The international data firm has struggled in the aftermath of the Facebook data scandal and the negative press seems to have driven all business away. The firm had no choice but to enter insolvency proceedings, but allegations are swirling that an alternative business is being set up and that the firm's operations will simply move across, so watch this space.
House of Fraser to close 31 stores
British department store House of Fraser have announced plans to close 31 stores across the UK, placing thousands of jobs at risk. Proposals have been filed for Company Voluntary Arrangements ("CVA") of House of Fraser (Stores) Ltd and House of Fraser Ltd which it claimed are central to the significant restructuring of the business.
In May, it was announced that the parent group of House of Fraser would sell a 51% stake to the Chinese owner of Hamleys, C.Banner International, who would inject £70 million into the business.
House of Fraser has 59 department stores with large associated costs. This equates to 4.4 million square feet of retail space with long-term leases, the average remaining lease being 29 years. Following a review of the stores' property portfolio, this will be reduced to 28 stores.
Pending approval of the CVAs, it is anticipated that those stores scheduled for closure will remain open until early in 2019. This development follows losses last year of £44 million.
Sports Direct, who own 11.1% of the shares, have opposed the CVA and have issued proceedings against House of Fraser, claiming that they have been repeatedly denied information which they are legally entitled to, and demands to be provided with a copy of House of Fraser's corporate plan.
Liam Rowley, Head of Strategic Investments at Sports Direct, said: “We have been frozen out by House of Fraser. Their dealings in China are opaque, and it is blatant that we have been unfairly prejudiced. We have no option other than litigation to protect the interests of Sports Direct and its shareholders.”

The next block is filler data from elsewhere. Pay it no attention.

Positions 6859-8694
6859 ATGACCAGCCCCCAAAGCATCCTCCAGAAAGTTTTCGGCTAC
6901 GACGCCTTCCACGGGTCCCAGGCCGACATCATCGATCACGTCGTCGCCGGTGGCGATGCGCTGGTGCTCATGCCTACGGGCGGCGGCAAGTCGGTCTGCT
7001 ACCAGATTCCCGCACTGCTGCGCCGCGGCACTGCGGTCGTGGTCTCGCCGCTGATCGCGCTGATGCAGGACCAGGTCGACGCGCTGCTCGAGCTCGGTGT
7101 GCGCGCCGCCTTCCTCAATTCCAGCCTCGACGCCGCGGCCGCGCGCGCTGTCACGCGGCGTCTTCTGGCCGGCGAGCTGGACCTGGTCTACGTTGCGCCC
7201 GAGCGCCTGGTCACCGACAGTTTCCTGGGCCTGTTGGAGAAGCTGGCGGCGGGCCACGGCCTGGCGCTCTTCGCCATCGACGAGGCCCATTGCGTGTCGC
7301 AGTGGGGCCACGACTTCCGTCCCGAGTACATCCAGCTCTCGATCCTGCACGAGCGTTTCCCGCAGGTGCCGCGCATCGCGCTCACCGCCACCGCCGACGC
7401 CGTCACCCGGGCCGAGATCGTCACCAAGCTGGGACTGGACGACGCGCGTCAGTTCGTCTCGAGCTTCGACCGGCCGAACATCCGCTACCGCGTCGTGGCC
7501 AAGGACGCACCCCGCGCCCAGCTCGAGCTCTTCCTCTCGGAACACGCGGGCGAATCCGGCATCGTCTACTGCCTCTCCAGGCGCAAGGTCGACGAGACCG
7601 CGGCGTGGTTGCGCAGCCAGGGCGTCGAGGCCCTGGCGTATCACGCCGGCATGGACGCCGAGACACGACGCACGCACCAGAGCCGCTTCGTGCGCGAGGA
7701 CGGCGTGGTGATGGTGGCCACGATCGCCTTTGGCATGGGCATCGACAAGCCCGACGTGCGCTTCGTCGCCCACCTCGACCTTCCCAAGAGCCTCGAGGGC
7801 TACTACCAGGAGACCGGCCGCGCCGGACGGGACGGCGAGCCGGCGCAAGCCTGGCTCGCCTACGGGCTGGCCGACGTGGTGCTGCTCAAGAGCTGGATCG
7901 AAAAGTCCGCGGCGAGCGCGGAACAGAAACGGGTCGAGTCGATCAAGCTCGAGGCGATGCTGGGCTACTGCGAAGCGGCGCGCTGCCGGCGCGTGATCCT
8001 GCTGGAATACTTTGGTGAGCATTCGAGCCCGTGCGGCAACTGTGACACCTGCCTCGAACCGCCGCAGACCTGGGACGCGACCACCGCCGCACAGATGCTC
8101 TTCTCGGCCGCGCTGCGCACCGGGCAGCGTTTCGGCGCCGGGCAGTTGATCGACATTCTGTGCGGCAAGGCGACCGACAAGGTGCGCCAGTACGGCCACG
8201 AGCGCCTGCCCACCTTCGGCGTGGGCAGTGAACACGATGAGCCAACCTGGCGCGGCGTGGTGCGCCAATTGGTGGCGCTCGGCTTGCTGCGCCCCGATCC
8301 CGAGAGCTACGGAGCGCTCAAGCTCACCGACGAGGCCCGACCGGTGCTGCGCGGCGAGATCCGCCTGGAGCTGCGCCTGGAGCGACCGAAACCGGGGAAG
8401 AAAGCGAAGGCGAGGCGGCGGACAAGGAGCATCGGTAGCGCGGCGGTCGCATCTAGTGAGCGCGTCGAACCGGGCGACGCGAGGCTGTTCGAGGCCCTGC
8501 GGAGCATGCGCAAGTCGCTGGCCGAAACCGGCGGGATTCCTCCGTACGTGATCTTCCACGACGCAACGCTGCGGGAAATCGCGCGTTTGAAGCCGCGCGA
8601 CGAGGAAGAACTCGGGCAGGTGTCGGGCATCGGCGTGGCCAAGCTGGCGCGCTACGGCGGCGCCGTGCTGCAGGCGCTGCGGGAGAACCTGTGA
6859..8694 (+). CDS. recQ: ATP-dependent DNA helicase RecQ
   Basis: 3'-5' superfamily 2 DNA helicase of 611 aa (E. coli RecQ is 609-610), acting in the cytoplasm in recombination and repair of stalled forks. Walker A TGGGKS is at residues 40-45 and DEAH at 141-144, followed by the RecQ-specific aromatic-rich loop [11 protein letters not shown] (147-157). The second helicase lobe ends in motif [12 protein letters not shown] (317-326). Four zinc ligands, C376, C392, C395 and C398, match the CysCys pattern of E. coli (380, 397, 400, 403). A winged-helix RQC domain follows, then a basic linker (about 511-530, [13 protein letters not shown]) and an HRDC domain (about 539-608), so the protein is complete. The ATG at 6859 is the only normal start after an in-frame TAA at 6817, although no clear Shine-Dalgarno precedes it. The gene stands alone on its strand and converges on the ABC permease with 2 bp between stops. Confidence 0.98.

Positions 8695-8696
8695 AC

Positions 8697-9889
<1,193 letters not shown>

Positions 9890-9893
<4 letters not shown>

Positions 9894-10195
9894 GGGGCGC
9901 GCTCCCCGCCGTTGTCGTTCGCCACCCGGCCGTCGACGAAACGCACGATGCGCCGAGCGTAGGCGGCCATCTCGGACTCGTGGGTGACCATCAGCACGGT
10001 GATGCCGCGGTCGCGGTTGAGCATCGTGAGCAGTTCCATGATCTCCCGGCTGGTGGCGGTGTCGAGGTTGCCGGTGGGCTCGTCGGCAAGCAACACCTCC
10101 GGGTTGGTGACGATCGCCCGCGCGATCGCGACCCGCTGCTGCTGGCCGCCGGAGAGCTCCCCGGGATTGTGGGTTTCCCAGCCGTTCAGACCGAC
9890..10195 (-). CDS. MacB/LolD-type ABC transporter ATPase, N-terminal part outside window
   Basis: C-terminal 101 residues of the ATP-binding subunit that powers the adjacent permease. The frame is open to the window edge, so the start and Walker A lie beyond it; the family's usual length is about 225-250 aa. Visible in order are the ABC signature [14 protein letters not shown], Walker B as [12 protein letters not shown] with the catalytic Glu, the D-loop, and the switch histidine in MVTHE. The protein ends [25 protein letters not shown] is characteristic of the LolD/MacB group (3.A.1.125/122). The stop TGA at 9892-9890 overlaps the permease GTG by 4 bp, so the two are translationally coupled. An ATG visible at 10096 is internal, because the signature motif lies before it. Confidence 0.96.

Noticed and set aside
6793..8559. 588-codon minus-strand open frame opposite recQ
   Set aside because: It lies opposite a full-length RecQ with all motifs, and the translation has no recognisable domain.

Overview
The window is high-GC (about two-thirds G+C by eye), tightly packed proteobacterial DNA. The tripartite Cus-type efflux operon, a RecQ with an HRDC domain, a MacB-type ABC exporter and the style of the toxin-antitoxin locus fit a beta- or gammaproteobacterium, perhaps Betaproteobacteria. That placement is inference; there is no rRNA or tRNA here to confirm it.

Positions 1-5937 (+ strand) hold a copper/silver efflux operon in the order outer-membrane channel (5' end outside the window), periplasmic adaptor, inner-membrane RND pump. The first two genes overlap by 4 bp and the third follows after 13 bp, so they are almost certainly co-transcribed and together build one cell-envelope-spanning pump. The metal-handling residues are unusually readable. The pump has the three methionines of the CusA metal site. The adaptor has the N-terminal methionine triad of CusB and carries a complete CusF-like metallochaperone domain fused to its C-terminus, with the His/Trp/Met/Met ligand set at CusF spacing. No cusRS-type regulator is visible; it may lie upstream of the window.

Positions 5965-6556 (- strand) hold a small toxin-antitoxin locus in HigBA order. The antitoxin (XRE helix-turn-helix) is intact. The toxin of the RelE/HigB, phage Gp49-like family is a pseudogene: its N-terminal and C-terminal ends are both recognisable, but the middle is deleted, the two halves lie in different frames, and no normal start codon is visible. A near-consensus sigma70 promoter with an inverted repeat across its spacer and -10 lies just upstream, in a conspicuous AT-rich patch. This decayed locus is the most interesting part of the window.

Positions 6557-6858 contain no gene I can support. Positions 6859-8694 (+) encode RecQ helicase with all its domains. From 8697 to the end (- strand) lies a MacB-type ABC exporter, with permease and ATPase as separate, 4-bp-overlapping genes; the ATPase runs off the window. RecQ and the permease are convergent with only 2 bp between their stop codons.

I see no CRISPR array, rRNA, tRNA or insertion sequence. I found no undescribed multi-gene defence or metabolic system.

Creditors will vote on the CVA on 22 June.
K: New Insolvency Practice Direction 2018 now in force
The new Insolvency Practice Direction came into force on 25 April 2018. Some of the key changes to the Practice Direction include:
- The PD has been updated to refer to the relevant 2016 Rules.
- It refers to Registrars as ICC Judges (Insolvency & Companies Court Judges) which came into force on 26 February 2018.
- It directs users to use the Court prepared forms for insolvency matters.
- It deals with practical aspects of the electronic filing system.
- Winding up petitions and bankruptcy petitions can be presented electronically however they will not be treated as presented until the court fee and deposit is paid.
- There is a new provision in relation to r7.23IR 2016 which requires the dismissal of the winding up petition to be gazetted which outlines the circumstances in which the Court will usually dispense with this requirement.
- There is a new section on service of petitions otherwise than by personal service and what steps are required which will ordinarily then justify an order for substituted service. The procedure is now:
- One personal call per residence and place of business of the debtor
- A letter referring to the call, purpose and date for further call
- Attempt to arrange appointment for personal service through the debtor's solicitor
- Applications to set aside statutory demands made more than 18 days after service must include an application for an extension of time with evidence.
- There also is a new section highlighting the "undesirability" of asking for a winding up order in unfair prejudice petitions as a matter of course.